Voyeur pushes Bridgman|Packer’s exploration of the live and virtual into new territory choreographically, thematically, and technologically. With the paintings of Edward Hopper as a point of departure, this work bears witness to fragmented moments of private lives. In a departure from their past repertory, Voyeur is designed for performance in museums, galleries and alternative spaces, as well as for traditional theaters. It incorporates a multi-surfaced set made of hinged panels at various angles. Through the use of video projections, the set transforms, evoking imagery of both spatial and psychological enclosures as the performers are seen through the windows and doorway.
The use of live cameras on stage creates multiple perspectives as the performers merge and collide with the video imagery. Stream-of-consciousness sequences evoke the light, time and place of Hopper’s work. The creative team includes filmmaker Peter Bobrow, sound designers Scott Lehrer and Leon Rothenberg, and lighting designer Frank DenDanto III.
The work can also include an installation component where, prior to the performance, the audience is invited to enter the set to explore the projections and live cameras.
“With Voyeur they unpack and, more than that, press the aesthetic and dramatic power of Hopper’s work...The rhythmic flickers of the choreography, lighting, video, and audio prove mesmerizing...Voyeur assumes a life of its own.”
"Breathtaking brilliance...one is left spellbound with the feeling of having walked into a dream."
Voyeur is co-commissioned by Portland Ovations (Portland, ME) and the Edward Hopper House Art Center (Nyack, NY). The creation of Voyeur is made possible by a grant from the National Endowment for the Arts.
Double Expose is an exploration of identity, relationship, and the human psyche. With a nod to classical cinema as a form of contemporary mythology, Art Bridgman and Myrna Packer, along with a multitude of their video counterparts, embody a range of archetypal personae. Blending live camera, animation, and pre-recorded video of urban settings, Bridgman and Packer create multi-layered perspectives and surreal mindscapes amid an alchemy of the live and the virtual.
Double Expose is a development of Bridgman|Packer's concepts of "Video Partnering" and "Technological Cubism". Double Expose includes original live music by composer Ken Field, video by Peter Bobrow, animation by Karen Aqua, and lighting design by Frank DenDanto III. It is 40 minutes in length and is paired with Under The Skin, making a performance of 70 minutes plus intermission.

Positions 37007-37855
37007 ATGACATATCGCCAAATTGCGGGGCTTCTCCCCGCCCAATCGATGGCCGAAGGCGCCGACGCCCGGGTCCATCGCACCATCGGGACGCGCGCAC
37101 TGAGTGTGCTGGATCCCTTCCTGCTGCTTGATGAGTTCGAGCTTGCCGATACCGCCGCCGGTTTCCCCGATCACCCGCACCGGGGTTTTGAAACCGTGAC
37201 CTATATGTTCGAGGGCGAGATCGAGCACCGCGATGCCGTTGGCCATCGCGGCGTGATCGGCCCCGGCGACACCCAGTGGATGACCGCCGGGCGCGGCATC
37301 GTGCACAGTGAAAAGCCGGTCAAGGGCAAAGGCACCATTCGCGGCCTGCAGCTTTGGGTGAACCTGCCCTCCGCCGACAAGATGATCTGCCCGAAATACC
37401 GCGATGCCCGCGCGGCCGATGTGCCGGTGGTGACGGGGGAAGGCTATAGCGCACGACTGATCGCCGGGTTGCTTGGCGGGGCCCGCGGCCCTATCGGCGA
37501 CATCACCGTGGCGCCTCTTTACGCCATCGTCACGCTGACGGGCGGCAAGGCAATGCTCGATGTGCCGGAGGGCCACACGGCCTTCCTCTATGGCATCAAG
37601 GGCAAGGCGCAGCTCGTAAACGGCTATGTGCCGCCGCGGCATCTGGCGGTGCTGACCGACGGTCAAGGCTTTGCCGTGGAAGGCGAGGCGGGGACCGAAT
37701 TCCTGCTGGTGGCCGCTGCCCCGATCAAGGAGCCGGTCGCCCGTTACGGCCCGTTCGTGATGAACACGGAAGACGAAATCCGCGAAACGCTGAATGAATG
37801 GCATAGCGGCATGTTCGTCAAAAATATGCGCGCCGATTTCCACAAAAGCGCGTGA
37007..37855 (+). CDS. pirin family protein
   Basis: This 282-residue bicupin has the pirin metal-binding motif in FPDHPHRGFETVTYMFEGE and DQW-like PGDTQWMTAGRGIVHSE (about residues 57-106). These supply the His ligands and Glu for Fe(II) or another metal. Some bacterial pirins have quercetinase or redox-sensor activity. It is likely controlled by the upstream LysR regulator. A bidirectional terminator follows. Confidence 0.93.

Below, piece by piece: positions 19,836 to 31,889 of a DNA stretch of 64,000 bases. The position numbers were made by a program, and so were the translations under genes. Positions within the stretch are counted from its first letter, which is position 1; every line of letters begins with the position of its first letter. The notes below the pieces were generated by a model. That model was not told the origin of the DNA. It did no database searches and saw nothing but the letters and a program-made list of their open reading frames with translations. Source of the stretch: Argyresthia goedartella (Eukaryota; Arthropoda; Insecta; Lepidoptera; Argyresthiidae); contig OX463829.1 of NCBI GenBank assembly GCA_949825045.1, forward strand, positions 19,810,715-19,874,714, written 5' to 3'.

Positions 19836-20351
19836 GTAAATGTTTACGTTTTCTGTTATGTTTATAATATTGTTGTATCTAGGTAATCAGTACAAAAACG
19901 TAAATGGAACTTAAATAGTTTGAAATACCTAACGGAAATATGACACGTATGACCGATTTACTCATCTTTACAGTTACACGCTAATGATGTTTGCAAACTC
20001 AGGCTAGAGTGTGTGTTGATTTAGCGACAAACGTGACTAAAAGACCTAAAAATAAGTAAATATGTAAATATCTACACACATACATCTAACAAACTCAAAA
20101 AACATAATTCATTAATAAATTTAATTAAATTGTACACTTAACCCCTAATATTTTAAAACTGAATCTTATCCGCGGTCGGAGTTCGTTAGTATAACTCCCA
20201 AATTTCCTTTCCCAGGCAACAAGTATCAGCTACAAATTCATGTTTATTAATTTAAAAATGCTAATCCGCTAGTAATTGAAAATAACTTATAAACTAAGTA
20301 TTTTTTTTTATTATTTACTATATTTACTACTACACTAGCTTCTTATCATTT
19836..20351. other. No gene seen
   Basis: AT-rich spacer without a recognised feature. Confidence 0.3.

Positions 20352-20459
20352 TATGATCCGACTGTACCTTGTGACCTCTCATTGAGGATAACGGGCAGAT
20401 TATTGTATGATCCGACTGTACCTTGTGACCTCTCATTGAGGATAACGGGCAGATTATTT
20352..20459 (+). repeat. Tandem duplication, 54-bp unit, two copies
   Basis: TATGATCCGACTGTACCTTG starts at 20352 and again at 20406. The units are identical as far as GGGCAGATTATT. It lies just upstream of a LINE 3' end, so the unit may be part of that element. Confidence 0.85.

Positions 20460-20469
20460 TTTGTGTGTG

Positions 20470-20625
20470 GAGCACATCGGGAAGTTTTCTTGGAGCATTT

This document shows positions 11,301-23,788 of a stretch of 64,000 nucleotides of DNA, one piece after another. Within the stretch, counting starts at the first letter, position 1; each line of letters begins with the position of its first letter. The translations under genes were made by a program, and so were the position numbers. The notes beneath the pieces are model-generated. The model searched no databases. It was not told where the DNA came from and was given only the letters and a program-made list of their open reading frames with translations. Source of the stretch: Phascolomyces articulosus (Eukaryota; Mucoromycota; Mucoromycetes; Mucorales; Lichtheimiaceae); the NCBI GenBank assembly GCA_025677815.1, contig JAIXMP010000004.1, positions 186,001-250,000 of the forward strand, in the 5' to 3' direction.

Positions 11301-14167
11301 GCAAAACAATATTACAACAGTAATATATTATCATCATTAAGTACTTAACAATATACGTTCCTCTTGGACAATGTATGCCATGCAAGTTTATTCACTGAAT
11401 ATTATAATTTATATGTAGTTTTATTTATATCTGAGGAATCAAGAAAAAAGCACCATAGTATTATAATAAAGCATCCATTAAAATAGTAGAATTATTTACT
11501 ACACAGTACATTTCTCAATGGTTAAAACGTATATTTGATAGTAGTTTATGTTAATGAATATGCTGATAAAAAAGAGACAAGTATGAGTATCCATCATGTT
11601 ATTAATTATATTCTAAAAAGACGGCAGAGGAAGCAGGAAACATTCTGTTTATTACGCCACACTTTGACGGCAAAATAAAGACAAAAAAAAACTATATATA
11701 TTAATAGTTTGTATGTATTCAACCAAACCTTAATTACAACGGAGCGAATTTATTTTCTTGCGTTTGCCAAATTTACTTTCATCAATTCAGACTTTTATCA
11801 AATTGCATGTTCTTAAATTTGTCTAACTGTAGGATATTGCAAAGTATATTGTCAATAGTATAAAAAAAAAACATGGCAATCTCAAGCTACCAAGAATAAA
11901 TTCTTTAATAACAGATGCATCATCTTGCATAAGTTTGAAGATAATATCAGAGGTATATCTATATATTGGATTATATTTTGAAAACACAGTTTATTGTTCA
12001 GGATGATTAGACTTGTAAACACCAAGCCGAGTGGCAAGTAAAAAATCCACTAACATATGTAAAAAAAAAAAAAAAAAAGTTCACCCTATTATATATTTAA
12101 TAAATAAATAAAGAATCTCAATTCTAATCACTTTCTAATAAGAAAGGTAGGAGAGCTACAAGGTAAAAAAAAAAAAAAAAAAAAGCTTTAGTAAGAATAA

Double Expose is made possible in part with funding from the John Simon Guggenheim Foundation, the National Endowment for the Arts, New York State Council on the Arts and residency support from Ordway Center for the Performing Arts (St. Paul, MN) and Baryshnikov Arts Center (NYC). Double Expose is a co-commissioning project of Out/North (Anchorage, AK) in partnership with Dance Umbrella (Austin, TX) and the National Performance Network Creation Fund. The NPN Creation Fund is sponsored by the Doris Duke Charitable Foundation, Ford Foundation, Altria, and the National Endowment for the Arts. One section of Double Expose was originally commissioned by Duo Multicultural Center, NYC.
Under the Skin
In Under The Skin, the duet form explodes into a magically populated stage as Bridgman and Packer interchange with their ever-multiplying virtual selves. The performers' bodies and costumes become projection screens, creating a morphing and redefinition of identities and revealing psychological depths. The original score of layered saxophones and driving rhythms was created by composer/saxophonist Ken Field.
Under The Skin is a co-commissioning project by Contemporary Dance Theater of Cincinnati in partnership with The Dance Place of Washington, D.C. and the National Performance Network Creation Fund. The NPN Creation Fund is sponsored by the Doris Duke Charitable Foundation, Ford Foundation, Altria, and the National Endowment for the Arts. The creation of Under The Skin was supported by funds from the 92nd Street Y New Works in Dance Fund.